EDMOND — Two new engineers hired by the city of Edmond spend their days in a room by themselves looking at eight large screens on the wall and sitting behind a bank of computer monitors watching the traffic make its way through the city.
Work for Hamzah Al-Rashdan and Brian Hiney is going to get a lot busier as the first phase of Edmond's new intelligent transportation system is completed, possibly by the end of November.
They have been training for the last five months for their job that is expected to make the traffic in Edmond flow better.
When fully operational, they will be using between 18 to 20 different software programs to do their job in the city's new traffic management center located on the second floor of the Planning and Public Works Building, 10 S Littler Ave.
The traffic management center is the backbone for the intelligent traffic system, referred to most as ITS.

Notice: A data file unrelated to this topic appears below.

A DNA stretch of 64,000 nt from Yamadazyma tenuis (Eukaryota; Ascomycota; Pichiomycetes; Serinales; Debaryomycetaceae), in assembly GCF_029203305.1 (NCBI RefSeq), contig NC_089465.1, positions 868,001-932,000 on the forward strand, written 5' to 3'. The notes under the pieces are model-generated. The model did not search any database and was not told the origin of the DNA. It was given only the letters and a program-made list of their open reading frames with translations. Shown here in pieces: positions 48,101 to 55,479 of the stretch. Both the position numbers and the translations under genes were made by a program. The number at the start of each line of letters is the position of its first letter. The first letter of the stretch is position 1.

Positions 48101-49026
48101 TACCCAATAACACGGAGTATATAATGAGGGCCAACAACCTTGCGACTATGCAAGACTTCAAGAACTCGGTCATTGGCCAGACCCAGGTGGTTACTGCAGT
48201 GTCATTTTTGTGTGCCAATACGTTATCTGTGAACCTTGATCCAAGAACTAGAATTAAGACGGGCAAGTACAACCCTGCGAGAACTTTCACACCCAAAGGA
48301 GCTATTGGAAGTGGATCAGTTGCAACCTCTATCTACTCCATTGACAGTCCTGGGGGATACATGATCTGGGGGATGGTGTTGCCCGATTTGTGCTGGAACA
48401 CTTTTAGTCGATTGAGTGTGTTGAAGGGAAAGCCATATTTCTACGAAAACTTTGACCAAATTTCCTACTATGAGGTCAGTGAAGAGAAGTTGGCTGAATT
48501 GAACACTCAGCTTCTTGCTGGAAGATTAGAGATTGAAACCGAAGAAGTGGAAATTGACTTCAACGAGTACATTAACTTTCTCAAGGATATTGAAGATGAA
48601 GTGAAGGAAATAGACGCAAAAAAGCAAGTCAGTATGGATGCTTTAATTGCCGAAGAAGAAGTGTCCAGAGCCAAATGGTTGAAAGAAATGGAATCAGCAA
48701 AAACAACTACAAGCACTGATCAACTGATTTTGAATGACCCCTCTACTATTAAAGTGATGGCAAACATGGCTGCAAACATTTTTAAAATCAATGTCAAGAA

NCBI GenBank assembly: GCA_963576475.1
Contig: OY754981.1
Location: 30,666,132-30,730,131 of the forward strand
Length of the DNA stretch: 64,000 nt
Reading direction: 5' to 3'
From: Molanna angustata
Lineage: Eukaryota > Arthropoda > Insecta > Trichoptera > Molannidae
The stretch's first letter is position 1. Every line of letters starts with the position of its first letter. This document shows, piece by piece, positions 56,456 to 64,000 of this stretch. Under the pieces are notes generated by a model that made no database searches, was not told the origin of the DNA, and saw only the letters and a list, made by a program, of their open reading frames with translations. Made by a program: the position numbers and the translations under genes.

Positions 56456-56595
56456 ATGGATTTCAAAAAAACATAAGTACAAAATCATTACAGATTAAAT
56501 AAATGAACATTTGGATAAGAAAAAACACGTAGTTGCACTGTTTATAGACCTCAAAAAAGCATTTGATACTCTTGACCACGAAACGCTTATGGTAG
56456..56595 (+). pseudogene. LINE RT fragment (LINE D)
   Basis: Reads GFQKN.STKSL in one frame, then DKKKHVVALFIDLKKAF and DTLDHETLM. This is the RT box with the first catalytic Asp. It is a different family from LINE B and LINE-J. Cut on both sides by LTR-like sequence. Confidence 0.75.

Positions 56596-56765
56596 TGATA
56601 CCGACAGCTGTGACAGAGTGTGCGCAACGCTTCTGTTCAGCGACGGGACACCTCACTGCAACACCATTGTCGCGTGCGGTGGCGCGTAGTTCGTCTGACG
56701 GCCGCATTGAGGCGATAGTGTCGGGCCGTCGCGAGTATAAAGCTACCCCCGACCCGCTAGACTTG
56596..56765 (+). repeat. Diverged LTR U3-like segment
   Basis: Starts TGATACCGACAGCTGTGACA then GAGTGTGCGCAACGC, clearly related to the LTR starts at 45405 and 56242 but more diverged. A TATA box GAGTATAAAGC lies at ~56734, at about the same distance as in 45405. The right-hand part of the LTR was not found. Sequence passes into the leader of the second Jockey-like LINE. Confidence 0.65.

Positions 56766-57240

The system will cost the city up to $15 million once all of the five or six phases are completed in possibly as many years or longer.
It involves the replacement and upgrading of traffic control equipment at intersections throughout Edmond to facilitate better traffic flow in general, and to also respond quickly to specific traffic problems when they arise, said City Manager Larry Stevens.
"It is a computer-aided system that will allow city staff to real time monitor and adjust the traffic signals," said City Engineer Steve Manek.
For example, a car recently caught fire near 33rd Street and Broadway and the cameras let firefighters know the situation so they could better assist with the traffic flow, said City Traffic Engineer Tom Minnick.
"We were able to give the person directing traffic more time and help with the traffic flow," Minnick said.
Construction on phase one started in the spring of 2014 along Second Street and Edmond Road corridor, from the west city limits to just east of Interstate 35.